The 1966 Ford Bronco inspired many things — including competitors such as a the original Chevrolet Blazer — but it has also inspired its fair share of people. Among them is Christopher Young, a Ford designer who contributed to the upcoming Bronco Sport. The Detroit Free Press explains how Young, the Black son of two government employees and an avid Matchbox car enthusiast, would grow to follow in the footsteps of McKinley Thompson, Jr. — the “Jackie Robinson of car design,” as the Freep refers to him — who penned the design sketch for what would become the original Bronco.
Thompson was hired as Ford’s first Black designer in 1956, after earning his degree in transportation design at the ArtCenter College of Design in Pasadena, Calif. While Thompson was not the designer of record for Ford’s game-changing 4×4, he penned early sketches that are now instantly recognizable as inspiration for the final product. He also contributed to the design of the Ford Mustang and GT40 race car.
Young, like Thompson before him, was lucky enough to be selected to contribute to the design of an iconic nameplate. “People are looking for something to differentiate themselves,” said Young. “The Bronco has a rich history and it’s instantly recognizable.”
McKinley’s role in the original Bronco’s design was relatively unknown until Ford archivists began to dig for materials as part of the nameplate’s revival. The discovery of those early Bronco sketches led Ted Ryan, Ford’s chief archivist and heritage brand manager, to make the connection.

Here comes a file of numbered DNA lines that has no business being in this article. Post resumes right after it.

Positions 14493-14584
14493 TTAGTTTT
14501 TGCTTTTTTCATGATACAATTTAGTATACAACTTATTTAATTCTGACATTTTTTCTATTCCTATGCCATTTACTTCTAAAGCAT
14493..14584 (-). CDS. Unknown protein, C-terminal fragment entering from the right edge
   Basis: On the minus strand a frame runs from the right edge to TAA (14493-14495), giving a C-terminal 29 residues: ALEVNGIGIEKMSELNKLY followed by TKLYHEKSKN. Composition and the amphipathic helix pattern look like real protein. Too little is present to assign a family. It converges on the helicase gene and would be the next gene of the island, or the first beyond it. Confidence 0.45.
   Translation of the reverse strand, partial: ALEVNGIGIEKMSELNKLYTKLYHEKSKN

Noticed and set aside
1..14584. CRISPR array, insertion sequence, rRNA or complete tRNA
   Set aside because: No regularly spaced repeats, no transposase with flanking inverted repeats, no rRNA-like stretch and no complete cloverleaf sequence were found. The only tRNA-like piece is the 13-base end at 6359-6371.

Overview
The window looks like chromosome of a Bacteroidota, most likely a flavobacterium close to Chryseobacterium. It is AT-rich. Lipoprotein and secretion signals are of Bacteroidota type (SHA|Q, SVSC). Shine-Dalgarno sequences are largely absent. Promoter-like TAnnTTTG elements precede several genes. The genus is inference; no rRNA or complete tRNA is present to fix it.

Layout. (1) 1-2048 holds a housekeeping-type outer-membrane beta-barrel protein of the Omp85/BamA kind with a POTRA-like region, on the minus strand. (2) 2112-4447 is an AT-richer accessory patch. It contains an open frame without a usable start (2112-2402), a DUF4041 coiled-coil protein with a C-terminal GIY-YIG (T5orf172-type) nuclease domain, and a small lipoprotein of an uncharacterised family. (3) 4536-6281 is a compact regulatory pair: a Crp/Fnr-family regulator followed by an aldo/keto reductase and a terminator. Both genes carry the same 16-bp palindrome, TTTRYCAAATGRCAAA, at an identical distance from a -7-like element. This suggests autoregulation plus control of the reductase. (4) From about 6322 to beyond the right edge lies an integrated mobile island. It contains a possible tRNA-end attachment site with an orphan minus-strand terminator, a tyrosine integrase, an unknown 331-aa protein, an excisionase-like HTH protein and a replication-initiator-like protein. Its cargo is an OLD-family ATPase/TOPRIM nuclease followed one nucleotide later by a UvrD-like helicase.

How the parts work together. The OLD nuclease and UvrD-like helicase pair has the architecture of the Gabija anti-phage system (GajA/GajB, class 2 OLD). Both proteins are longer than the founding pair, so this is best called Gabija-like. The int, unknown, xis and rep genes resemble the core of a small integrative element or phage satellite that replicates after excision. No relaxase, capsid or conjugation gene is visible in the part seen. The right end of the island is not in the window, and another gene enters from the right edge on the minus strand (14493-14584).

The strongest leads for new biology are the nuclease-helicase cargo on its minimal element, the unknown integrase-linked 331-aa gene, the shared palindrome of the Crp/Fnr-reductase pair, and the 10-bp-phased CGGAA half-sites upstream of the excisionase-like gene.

“These are glimpses of the past people don’t know,” Young said. “This is important, so people know everybody contributes. With all this going on with the Black Lives Matter efforts, it doesn’t mean just not being assaulted when you go out the door but also getting credit for things you’ve done.”
“McKinley was a man who followed his dreams and wound up making history,” Young previously said of Thompson. “He not only broke through the color barrier in the world of automotive design, he helped create some of the most iconic consumer products ever – from the Ford Mustang, Thunderbird and Bronco – designs that are not only timeless but have been studied by generations of designers.”
Young has degrees in both fine arts and industrial design, and is a graduate of the College for Creative Studies in Detroit and the University of Bridgeport in Connecticut. He specializes in UX — User Experience — and you’ll have him to thank at least in part for the human-machine interface in vehicles such as the Ford Mustang, Lincoln Continental, Lincoln MKZ and, now, the Ford Bronco Sport.
The profile covers both Young’s road to the Ford design team and Thompson’s career. We encourage you to check it out.
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